Value investing by the example of Warren Buffett
Investors use a variety of strategies in their activities, all of which have their own characteristics. Which one to choose depends on the goals and preferences of each player, as well as on experience based on trial and error. One such technique is value investing, once popularized by Warren Buffett. The strategy deserves special attention, as does the example of its use by the man who ranks sixth among the richest people in the world.
The principle of value investing is to find undervalued companies whose market value is less than the theoretical value. Capitalization is expected to gradually catch up with revenues, profits and others in the long run.
The founder of the principles of this approach is Benjamin Graham, who described this strategy in his books published back in 1934 and 1949. According to the economist, value investing involves psychological factors to which investors are exposed. Emotional fluctuations of market players lead to short-term distortions in the market value of a business, and this fact must be taken into account. Also, this strategy involves the use of minimal debt, which is characterized by the ability to limit borrowed funds in investments. Value investing is focused on the long term, when players use the “buy and hold” principle. It does not take into account short-term volatility.An accounting analysis is used to evaluate and select the right company. The choice falls on the option where the market value is lower than the estimated value. For value investing, diversification is inherent, which allows assets to be dispersed into several companies.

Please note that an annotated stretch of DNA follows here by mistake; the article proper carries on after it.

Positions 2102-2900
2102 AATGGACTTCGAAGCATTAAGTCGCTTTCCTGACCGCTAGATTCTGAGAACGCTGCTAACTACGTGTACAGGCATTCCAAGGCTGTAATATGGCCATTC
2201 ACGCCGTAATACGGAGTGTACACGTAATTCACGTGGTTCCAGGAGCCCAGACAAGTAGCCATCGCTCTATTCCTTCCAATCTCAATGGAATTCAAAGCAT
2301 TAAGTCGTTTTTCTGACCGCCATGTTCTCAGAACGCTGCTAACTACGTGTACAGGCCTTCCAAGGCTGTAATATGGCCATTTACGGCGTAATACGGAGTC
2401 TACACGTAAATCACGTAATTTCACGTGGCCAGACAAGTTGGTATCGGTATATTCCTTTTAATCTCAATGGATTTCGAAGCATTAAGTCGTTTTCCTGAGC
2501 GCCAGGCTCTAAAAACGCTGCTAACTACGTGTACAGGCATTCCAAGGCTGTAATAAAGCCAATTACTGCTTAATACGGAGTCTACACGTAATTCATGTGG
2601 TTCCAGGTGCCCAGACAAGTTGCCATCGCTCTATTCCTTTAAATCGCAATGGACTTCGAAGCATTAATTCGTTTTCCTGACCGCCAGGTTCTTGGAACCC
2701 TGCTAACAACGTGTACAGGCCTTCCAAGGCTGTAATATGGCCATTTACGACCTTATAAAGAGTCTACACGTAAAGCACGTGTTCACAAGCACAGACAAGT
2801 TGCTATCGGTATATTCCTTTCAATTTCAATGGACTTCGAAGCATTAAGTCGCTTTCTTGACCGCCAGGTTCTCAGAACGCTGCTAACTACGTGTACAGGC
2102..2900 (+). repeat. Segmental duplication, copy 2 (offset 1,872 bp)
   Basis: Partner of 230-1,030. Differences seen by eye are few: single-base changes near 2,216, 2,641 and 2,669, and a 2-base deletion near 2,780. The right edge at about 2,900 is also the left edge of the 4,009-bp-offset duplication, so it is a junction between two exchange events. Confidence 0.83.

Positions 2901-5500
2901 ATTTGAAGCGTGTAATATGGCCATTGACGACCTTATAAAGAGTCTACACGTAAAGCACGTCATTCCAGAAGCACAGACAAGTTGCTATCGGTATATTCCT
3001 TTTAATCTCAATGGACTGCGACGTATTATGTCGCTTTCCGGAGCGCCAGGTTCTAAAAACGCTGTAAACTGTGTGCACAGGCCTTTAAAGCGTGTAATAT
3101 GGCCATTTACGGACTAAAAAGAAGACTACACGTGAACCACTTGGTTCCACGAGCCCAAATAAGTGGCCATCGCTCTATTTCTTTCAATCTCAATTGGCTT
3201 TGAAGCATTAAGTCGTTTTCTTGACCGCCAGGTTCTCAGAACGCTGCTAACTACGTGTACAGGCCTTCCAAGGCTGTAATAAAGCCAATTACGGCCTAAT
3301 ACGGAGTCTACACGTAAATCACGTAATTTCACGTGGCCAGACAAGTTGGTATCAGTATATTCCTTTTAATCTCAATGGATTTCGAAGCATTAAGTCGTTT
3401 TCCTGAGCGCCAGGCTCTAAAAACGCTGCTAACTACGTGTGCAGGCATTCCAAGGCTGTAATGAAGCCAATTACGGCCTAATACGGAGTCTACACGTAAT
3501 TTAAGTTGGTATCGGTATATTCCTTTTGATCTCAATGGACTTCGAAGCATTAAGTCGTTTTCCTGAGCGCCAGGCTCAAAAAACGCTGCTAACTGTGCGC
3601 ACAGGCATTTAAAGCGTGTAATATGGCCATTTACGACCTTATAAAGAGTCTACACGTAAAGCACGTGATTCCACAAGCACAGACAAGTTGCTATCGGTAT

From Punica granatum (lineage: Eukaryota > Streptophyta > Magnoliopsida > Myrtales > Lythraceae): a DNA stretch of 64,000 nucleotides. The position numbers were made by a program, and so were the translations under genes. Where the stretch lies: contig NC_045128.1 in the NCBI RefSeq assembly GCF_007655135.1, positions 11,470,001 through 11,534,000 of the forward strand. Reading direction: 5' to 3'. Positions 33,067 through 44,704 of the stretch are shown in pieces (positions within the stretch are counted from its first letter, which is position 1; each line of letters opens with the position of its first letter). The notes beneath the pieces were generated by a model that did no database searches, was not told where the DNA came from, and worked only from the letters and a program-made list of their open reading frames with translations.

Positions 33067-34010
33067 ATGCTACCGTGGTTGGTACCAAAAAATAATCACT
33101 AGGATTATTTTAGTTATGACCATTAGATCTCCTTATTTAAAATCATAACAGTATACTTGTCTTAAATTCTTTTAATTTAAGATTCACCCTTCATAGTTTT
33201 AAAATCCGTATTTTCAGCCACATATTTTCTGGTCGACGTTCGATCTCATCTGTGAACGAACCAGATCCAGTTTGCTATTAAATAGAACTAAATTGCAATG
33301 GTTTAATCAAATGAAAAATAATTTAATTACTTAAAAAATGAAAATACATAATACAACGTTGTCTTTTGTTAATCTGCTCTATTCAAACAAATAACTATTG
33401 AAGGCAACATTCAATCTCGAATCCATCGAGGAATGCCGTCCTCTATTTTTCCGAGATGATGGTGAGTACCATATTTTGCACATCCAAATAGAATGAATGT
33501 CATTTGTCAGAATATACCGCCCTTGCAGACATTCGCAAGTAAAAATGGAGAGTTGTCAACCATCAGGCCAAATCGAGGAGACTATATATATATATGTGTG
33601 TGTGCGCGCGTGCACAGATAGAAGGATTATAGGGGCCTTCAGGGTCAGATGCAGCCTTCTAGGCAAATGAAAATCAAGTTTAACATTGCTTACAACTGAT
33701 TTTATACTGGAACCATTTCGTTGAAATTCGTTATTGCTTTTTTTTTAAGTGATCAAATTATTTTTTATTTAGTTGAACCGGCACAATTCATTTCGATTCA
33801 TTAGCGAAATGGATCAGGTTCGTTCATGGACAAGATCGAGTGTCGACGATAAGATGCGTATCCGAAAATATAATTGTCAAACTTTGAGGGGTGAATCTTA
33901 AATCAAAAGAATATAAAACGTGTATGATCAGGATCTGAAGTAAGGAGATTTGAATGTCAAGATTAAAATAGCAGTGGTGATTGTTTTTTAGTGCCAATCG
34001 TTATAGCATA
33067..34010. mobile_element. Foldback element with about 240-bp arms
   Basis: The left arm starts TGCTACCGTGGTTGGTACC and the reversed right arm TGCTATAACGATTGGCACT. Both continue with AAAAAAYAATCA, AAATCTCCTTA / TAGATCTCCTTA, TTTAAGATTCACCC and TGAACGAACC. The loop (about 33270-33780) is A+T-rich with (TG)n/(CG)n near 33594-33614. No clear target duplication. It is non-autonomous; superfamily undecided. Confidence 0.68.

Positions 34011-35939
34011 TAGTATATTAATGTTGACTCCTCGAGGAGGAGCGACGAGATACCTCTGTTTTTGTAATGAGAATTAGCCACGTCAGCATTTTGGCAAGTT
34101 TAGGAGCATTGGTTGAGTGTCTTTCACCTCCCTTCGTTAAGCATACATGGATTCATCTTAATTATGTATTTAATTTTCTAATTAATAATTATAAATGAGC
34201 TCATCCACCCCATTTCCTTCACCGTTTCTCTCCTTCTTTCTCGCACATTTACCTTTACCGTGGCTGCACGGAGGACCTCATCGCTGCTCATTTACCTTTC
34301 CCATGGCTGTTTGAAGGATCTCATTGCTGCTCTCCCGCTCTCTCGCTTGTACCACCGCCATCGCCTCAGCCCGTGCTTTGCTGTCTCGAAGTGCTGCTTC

As for Warren Buffett himself, he prefers investing on a long-term basis, while choosing stable market segments, such as the technology sector, the food industry and insurance. The investment portfolio should be diversified to minimize risks of losses in case of failure in any given industry.
Buffett focuses on initially successful companies; he prefers to buy their shares even when they are undervalued in the market. At the same time, the businessman assesses the company’s management and top management to understand how stably the business will develop in the future. It is also necessary to create a certain reserve of financial strength to easily survive a period of stagnation or falling stock prices. Ultimately, however, the company must increase its market value.
It should be noted that Warren Buffett’s approach does not always yield the expected result. For example, in 2020, due to active injections of money into the market and the Fed’s low interest rate, the businessman earned a relatively small income. However, already in 2021 investors’ expectations changed, and Buffett’s strategy worked.